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I am looking at ZWPH0 which is a future and the underlying index MSCI World. According to Bloomberg the prices are as follow:

  • 13 March 2020: MSCI World 451 / ZWPH0 5234
  • 16 March 2020: MSCI World 410 / ZWPH0 5160

MSCI world is losing 9% and the future only 1.5%.

Is there any reason for this? hedg

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  • $\begingroup$ which MSCI world index (bbgcode) are you looking at? $\endgroup$ – CABLE Mar 18 '20 at 6:26
  • $\begingroup$ M1WO (the net total return) $\endgroup$ – tweedi Nov 15 '20 at 23:23
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MSCI World futures are traded nearly 24 hours, while the index constituents only update their prices when their local country stock markets are open - typically this means 1/3 to 2/3 of the index constituent prices are actively updating, the rest are frozen at their last close price.

The futures price can be thought of as the market’s guess at the true index level, if all the constituent markets were open.

Additionally, MSCI World futures are not very liquid so the differences can be even larger. For a single-country index with liquid futures (eg S&P 500) you will see much smaller divergences.

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Most equity index futures have daily settlement to the closing value of the index, so any difference intra-day will be due to supply and demand factors, or perhaps trading suspensions. However, its also possible that one of the prices you see is delayed. You should avoid comparing assets during large moves or large volatility as this tends to magnify the effect of pricing delays etc.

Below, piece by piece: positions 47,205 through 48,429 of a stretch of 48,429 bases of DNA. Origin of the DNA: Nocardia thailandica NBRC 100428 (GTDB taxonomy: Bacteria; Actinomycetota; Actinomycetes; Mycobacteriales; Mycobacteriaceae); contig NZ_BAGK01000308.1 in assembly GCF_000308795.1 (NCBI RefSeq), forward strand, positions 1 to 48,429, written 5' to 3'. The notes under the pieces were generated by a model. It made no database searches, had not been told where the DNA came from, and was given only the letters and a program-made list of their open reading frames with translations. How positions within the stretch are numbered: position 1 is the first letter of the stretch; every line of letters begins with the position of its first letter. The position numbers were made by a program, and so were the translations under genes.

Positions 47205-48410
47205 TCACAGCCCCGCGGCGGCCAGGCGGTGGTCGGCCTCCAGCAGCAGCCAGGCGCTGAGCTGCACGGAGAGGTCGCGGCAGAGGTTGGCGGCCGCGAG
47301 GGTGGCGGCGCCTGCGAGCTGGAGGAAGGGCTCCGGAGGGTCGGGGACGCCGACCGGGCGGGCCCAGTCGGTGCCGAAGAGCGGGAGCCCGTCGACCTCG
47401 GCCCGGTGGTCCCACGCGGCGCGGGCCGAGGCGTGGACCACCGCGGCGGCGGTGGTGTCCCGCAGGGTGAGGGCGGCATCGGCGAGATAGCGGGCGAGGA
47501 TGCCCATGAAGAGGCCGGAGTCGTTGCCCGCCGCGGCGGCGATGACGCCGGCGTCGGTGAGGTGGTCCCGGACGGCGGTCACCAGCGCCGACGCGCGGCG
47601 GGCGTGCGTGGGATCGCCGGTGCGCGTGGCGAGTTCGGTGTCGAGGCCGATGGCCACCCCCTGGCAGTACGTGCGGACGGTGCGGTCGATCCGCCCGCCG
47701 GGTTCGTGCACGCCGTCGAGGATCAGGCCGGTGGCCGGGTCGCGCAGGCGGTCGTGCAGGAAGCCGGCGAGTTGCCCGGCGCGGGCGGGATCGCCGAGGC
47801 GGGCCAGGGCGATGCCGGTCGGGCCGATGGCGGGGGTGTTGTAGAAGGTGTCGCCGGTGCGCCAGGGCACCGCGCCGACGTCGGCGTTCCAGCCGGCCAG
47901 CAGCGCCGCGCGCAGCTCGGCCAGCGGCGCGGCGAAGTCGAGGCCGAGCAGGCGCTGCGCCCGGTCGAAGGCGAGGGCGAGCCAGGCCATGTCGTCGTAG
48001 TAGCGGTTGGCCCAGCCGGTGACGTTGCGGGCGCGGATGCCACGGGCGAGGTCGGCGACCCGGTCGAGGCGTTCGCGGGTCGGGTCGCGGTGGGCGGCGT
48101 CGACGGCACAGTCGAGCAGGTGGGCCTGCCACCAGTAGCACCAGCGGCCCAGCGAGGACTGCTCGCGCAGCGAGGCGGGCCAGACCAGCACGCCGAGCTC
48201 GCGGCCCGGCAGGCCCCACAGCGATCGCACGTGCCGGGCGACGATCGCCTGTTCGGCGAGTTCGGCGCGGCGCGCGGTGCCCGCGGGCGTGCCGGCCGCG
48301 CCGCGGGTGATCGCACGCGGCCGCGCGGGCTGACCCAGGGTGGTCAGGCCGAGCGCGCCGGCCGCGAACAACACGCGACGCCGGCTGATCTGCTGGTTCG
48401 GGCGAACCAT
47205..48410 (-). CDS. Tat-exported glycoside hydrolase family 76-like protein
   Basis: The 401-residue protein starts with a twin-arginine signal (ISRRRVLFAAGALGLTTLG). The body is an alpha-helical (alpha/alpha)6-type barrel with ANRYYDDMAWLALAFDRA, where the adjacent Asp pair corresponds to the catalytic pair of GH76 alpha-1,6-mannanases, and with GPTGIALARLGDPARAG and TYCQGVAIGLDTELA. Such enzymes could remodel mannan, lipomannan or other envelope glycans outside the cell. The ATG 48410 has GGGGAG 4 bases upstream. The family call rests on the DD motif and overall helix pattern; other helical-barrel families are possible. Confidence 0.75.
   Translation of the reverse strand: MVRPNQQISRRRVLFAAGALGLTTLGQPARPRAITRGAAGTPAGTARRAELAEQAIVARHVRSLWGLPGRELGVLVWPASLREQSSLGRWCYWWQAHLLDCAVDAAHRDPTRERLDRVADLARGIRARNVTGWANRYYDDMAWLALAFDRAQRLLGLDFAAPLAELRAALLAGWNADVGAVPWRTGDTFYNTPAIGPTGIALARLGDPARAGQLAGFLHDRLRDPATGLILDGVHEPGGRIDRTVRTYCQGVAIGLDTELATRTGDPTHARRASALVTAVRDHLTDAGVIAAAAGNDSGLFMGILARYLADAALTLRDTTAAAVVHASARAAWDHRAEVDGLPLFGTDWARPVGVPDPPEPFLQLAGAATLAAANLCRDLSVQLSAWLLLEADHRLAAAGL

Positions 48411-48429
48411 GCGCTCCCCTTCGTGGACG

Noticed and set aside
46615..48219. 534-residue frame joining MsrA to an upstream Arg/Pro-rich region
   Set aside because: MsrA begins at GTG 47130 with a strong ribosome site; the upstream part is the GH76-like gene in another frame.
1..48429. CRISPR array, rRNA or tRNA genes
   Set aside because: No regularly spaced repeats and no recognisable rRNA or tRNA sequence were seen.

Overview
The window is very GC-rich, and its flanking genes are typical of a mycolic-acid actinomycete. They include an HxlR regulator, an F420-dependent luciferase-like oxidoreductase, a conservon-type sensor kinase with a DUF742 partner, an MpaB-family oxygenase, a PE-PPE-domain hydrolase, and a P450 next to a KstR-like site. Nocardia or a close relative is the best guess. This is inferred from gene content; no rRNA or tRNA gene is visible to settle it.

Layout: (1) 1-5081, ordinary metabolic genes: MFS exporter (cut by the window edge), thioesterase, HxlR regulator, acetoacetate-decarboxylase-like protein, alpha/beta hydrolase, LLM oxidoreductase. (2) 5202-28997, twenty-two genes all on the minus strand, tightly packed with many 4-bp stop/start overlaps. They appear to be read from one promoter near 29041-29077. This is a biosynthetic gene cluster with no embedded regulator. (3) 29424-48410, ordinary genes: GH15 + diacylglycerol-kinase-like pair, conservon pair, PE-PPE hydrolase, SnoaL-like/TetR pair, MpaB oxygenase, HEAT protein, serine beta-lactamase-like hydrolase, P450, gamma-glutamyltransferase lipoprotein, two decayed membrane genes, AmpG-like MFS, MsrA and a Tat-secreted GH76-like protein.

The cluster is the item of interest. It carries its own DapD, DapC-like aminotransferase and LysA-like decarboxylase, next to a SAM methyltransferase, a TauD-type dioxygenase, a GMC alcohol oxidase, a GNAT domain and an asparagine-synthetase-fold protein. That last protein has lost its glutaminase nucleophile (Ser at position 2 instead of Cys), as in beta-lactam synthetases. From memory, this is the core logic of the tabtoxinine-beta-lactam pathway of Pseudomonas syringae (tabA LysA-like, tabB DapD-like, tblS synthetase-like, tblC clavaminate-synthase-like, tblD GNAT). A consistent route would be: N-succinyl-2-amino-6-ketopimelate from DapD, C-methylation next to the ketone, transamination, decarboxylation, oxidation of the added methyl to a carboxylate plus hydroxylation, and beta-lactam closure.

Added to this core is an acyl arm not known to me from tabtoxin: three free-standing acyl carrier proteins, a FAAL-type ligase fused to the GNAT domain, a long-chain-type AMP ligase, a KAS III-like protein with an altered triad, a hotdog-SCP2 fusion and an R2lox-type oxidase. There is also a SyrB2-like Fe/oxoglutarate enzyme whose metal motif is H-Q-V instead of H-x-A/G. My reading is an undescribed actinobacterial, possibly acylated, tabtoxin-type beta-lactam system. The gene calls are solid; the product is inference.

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You are confusing the "Total Return" with "Price Return" You didn't put up the ticker for the related index but I assume you are looking at the price return. The future's market value will increase as the dividends are paid out.

The index you are using is most likely the price return index, which doesn't include the effect of the dividends.

Also, the financing during that period got into the negatives - so that will lead to positive drift in the price as well.

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  • $\begingroup$ I was looking at the total return index (M1W0). Nonetheless thanks for adding this answer as it may help anyone else looking into their difference since this is a relevant thing to check (the impact of dividends). $\endgroup$ – tweedi Nov 15 '20 at 23:25

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